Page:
30days30poets: Langston Hughes “I, Too, Sing America”

April 2nd, 2013

In yesterday’s poem, Walt Whitman wrote about how he hears America singing—songs by mechanics and carpenters, masons and boatmen, shoemakers and wood-cutters. In today’s poem, Langston Hughes declares that “I, too, sing America.”

Hughes (1902–67) was a celebrated African American poet and short story writer. Born in Joplin, Missouri, he moved often in his youth before settling in Cleveland, Ohio, where he attended high school. He began writing as a teenager and first published his poetry in his school newspaper. He attended Columbia University but left before graduating, instead immersing himself in the Harlem Renaissance, a blossoming of African American art, writing, and thought in the 1920s and 1930s centered in the Harlem neighborhood of New York City. Hughes’s writing helped to develop the jazz style of poetry, drawing on the improvisation and lyricism of the music, and much of his poetry explored themes of racial and social inequality.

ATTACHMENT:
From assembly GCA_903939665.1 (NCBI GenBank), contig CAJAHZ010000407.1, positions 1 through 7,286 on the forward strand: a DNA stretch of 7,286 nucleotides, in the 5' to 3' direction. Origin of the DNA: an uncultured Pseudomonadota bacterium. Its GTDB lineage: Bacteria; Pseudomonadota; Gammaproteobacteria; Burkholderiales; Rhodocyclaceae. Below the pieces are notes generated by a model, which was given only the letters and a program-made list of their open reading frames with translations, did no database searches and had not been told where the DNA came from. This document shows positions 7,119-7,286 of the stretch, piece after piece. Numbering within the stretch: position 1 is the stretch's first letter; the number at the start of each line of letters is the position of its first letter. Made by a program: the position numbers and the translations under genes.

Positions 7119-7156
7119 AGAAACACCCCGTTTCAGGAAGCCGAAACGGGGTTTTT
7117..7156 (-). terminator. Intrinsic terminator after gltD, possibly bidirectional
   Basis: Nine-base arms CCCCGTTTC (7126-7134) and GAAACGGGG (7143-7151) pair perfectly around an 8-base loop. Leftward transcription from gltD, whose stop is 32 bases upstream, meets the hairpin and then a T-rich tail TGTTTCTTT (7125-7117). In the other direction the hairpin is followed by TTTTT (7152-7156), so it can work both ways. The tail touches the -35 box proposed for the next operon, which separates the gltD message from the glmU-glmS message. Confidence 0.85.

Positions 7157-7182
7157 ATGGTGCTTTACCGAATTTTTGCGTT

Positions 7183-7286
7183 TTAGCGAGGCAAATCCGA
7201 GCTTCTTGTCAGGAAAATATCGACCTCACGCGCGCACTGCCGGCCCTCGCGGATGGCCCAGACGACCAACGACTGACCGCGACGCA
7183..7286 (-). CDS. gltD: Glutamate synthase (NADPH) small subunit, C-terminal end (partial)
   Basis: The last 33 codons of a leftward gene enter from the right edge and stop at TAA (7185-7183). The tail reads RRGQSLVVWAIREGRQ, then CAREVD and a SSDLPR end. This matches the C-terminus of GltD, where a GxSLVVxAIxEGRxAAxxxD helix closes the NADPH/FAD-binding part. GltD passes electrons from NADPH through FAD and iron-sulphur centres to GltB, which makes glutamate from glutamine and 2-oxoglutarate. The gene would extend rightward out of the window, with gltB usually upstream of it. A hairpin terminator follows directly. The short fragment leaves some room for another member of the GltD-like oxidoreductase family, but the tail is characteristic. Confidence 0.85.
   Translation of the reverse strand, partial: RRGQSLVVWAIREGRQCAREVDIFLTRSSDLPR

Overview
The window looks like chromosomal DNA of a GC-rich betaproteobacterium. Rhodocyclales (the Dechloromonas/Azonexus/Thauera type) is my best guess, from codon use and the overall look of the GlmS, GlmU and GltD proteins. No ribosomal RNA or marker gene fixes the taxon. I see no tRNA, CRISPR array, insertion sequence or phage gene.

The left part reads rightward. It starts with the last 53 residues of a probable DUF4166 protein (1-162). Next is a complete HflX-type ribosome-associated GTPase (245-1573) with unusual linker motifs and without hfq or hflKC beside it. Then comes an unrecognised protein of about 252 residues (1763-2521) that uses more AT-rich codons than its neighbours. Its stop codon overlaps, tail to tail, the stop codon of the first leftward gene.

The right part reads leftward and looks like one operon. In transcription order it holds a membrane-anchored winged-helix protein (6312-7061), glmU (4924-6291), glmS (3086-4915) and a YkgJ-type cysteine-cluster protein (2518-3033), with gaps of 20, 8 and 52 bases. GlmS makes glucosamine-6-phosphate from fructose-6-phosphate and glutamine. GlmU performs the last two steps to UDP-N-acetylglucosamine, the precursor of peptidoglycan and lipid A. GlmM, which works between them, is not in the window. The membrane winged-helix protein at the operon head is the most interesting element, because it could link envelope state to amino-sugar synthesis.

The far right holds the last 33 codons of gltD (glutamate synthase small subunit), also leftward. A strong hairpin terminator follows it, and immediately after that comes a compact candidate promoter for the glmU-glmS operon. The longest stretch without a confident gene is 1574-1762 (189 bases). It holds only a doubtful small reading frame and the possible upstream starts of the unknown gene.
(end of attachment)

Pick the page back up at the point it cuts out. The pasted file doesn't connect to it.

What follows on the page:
As you read “I, Too, Sing America” (1945), consider the following questions: To whom is he responding that he “too” sings America? Who else sings America? How does the beginning of the poem—“I, too, sing America”—relate to its ending—“I, too, am America”—? (emphasis added). Whose “darker brother” is he? Why does he think that things will change? On what hope does he draw? 

I, too, sing America.

I am the darker brother.
They send me to eat in the kitchen
When company comes,
But I laugh,
And eat well,
And grow strong.

Read the rest of the poem at the Poetry Foundation.

Related: EDSITEment lesson plan: “Walt Whitman to Langston Hughes: Poems for a Democracy” 

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